The parameters recorded from these tests were: CT (time in seconds from addition of the start reagent to a clot firmness of 2 mm) in HEPTEM and INTEM, amplitude of clot firmness 10 minutes after CT (A10, mm), and maximum clot firmness (MCF, representing the greatest amplitude of the ROTEM® trace in millimetres) in FIBTEM, HEPTEM and INTEM [11].

The basic algorithm used for interpreting thrombobelastometry results (Fig. 1) [12] was conceived by the Essener Runde task force, which was created in 2001 and comprises specialists from different areas (anesthesia, intensive care, hematology, internal medicine, transfusion medicine, and surgery). The group is particularly interested in viscoelastic point-of-care tests, such as ROTEM [13].

Discussion: magnitude of the problem and whole-blood viscoelastic testing at a glance

Excessive peri-/postoperative bleeding is one of the most complex surgical complications due to its implications for short- and long-term morbidity and mortality. The management of this bleeding often requires re-exploration. Furthermore, patients undergoing reintervention present a postoperative progression characterized by a high rate of complications, greater consumption of blood products, longer ICU stays, and high mortality rates.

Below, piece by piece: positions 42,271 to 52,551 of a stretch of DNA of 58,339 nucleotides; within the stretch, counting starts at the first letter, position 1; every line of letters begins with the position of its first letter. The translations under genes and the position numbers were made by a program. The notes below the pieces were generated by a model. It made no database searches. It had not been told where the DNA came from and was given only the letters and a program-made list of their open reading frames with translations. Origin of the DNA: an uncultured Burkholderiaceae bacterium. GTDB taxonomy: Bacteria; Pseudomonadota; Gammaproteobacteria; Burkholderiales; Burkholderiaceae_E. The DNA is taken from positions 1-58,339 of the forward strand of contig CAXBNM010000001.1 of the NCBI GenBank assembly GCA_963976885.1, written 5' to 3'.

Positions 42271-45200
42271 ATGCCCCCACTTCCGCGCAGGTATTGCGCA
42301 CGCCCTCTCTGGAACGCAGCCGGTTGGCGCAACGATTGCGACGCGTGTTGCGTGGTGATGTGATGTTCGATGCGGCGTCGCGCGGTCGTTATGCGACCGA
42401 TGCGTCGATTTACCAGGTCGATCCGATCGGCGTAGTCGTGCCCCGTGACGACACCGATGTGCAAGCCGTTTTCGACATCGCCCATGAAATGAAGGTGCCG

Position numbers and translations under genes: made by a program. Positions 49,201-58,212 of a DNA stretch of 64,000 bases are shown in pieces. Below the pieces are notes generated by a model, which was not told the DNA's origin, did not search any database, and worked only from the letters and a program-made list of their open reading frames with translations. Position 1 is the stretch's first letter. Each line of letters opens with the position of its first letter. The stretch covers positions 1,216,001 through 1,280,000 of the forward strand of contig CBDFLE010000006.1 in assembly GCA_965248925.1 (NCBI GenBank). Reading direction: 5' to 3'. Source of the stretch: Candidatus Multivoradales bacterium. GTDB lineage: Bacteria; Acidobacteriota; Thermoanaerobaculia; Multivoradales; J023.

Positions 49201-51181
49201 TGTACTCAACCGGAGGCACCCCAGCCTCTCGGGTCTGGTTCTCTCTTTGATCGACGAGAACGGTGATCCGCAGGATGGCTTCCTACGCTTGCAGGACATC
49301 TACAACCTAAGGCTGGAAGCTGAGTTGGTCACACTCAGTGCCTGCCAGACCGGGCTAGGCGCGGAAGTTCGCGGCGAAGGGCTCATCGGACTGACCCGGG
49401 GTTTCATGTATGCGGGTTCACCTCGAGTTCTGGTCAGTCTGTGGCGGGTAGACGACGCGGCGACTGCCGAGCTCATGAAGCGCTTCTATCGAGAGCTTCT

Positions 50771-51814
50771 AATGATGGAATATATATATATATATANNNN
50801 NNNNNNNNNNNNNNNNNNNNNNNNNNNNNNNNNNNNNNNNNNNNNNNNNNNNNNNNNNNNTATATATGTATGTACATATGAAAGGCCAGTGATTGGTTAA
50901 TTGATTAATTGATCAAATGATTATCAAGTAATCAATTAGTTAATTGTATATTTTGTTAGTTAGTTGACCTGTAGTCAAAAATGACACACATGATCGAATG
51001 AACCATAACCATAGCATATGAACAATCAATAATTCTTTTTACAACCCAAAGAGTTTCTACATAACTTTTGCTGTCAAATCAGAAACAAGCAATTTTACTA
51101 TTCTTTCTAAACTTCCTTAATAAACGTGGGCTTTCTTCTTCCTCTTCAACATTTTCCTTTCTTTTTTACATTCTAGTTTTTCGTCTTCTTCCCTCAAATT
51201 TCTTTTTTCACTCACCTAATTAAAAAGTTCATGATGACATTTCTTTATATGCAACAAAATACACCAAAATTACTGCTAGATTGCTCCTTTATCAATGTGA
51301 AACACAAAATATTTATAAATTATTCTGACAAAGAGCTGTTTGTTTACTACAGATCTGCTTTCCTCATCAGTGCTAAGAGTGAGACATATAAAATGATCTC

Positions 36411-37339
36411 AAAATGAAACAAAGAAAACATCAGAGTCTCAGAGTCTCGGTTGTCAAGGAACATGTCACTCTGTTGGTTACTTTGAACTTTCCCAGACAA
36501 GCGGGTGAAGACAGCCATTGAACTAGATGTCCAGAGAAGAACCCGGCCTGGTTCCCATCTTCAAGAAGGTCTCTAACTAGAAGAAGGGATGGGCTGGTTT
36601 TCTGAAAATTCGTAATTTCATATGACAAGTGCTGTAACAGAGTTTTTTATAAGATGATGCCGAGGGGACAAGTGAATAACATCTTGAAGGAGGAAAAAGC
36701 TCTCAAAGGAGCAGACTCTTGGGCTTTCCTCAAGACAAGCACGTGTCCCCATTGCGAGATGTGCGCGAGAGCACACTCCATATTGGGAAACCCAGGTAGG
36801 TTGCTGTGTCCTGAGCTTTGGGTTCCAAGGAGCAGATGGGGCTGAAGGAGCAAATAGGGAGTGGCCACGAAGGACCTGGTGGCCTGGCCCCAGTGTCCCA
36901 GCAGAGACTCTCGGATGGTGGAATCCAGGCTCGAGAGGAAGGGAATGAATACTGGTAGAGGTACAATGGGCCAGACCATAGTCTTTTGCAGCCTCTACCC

For all these reasons, it is essential to improve the monitoring and understanding of coagulopathies associated with cardiovascular surgery.

In this context, some studies suggest that the implementation of viscoelastic POCT monitoring, such as TEG and ROTEM, in conjunction with a specific algorithm for coagulation management in cardiac surgery, may allow for better control of hemostasis disorders. This targeted hemostatic therapy has been shown to be superior to empirical hemostatic therapy based on conventional laboratory coagulation tests and clinical judgment. Therefore, the use of viscoelastic testing, together with a specific algorithm for monitoring hemostasis, would appear to decrease transfusion requirements in cardiovascular surgery, associated morbidity, indirect hospital costs, and mortality [14,15].